I tend to be a home body — I’m not into large events or running around to check things off my bucket list.

I do, however, go outside this comfort zone for the people closest to me — especially my children and grandchildren.

My daughter is constantly creating opportunities for her kids to experience new things. Being invited along for the ride, to watch the delight of our little ones, is definitely not to be missed!


How often do your find yourself living in your cave of comfort?

Where would FOMO be a good thing to get you off your seat and into the world you’ve been missing?

“When you feel the swell of life around you, simply drift…..”

“When you feel the swell of life around you, simply drift…”

—Mark Nepo, Author of The Book of Awakening

Image from Unsplash by Osman Rana

How often do you feel the tender and inspiring aspect of life around you?

Who are the people, where are the places, and what are the things that lift you up and carry you through your days?

Where do you experience a strong sense of resonance and belonging that touches your heart and soul?

How long do you linger in these moments?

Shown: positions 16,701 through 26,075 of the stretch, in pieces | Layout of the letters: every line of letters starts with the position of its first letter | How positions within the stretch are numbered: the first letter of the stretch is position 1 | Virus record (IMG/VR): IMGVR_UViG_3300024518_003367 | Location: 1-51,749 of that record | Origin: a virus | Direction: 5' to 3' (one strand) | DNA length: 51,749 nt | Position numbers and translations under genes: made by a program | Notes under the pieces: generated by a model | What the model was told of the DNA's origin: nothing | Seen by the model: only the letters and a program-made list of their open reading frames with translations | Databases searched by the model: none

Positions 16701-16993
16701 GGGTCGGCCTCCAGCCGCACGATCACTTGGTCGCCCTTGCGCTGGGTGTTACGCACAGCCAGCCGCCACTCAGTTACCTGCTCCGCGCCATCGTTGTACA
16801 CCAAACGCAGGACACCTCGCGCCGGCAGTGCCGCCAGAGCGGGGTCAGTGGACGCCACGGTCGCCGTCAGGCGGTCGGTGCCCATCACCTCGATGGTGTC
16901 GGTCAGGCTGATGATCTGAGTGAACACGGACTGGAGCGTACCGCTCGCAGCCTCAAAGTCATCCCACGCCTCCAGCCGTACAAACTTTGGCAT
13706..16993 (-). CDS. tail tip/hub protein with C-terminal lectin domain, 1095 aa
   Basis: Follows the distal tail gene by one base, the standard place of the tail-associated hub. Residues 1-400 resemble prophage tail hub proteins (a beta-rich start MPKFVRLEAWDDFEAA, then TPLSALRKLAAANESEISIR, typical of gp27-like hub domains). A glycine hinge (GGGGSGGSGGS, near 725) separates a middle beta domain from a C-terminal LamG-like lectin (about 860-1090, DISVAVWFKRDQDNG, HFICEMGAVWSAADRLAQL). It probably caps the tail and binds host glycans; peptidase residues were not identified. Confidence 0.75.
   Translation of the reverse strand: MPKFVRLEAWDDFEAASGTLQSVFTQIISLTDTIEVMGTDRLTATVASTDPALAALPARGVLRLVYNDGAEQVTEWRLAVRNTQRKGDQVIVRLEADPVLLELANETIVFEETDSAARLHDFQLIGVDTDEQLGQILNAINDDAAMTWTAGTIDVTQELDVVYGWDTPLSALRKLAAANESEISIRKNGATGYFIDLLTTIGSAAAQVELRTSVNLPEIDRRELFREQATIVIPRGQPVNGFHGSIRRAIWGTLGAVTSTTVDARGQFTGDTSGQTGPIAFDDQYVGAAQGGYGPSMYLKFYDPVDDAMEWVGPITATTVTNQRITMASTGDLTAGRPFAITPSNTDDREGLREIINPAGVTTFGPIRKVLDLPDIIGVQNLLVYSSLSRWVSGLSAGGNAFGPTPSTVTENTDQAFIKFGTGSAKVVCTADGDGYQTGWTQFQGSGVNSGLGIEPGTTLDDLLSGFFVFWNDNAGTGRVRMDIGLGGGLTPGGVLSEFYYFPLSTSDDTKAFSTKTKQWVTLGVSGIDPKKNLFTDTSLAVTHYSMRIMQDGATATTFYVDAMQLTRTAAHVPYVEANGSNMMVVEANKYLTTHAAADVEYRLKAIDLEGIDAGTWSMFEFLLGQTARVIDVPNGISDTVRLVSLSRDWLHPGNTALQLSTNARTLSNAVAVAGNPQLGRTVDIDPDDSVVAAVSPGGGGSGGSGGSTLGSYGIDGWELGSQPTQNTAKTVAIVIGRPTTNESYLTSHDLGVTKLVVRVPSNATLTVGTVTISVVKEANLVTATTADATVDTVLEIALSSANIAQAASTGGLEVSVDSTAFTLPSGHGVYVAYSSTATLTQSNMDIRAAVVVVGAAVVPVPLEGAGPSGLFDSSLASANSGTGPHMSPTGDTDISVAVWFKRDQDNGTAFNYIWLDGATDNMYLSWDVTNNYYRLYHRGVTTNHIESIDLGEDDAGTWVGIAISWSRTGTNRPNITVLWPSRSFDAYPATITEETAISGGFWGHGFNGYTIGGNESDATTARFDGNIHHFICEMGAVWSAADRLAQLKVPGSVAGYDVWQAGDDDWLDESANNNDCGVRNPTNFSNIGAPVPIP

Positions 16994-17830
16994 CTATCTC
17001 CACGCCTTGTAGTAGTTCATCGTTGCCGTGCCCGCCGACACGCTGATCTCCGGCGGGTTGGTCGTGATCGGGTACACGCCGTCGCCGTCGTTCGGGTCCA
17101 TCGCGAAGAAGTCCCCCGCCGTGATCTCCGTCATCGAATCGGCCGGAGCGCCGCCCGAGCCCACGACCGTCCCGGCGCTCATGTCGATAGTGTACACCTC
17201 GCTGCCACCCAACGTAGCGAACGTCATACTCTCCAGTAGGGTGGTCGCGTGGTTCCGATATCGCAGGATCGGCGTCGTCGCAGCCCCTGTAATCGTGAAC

Explore this list to see if any of these events strike a chord:

  • The embrace of a loved one
  • Observing acts of kindness or generosity
  • Children playing
  • The many beautiful aspects of nature
  • Examples of personal excellence and mastery
  • Music
  • Art


Create a list of 5-10 moments in which you feel the swell of life. How can you linger and drift with these feelings more fully and more often?

There is no tomorrow, only a string of todays

“There is no tomorrow, only a string of todays.”

Mark Nepo, Author of Book of Awakening

Image from Unsplash by xandtor

A few weeks ago, I spent three days at Sea World in Orlando with my wife Wendy, our daughter Rachel, and our two grandchildren.

With a double stroller as our base of operations, we adults got in far more than our 10,000 steps as we took in all the sun and sights!

Peak experiences — including our hands-on interactions with dolphins and Beluga whales — kept our full attention, with plenty of opportunities for photos to save these moments for posterity.


How would living your life as a string of todays help you squeeze more satisfaction from all the todays and tomorrows to come?

When you are young, you have raw smarts

“When you are young, you have raw smarts; when you are old, you have wisdom.”

Arthur C. Brooks, Harvard professor, PhD social scientist, bestselling author

Image from Unsplash by Jordan Whitt

I agree with today’s quote in most cases, especially for individuals with a growth mindset and a propensity toward lifelong learning.

The pursuit of knowledge and experience takes time.

Raw smarts and wisdom build at different rates.

Consider a heavy rain as it fills a puddle versus years of rain carving a river’s path.


How has your growth and development journey evolved over the years?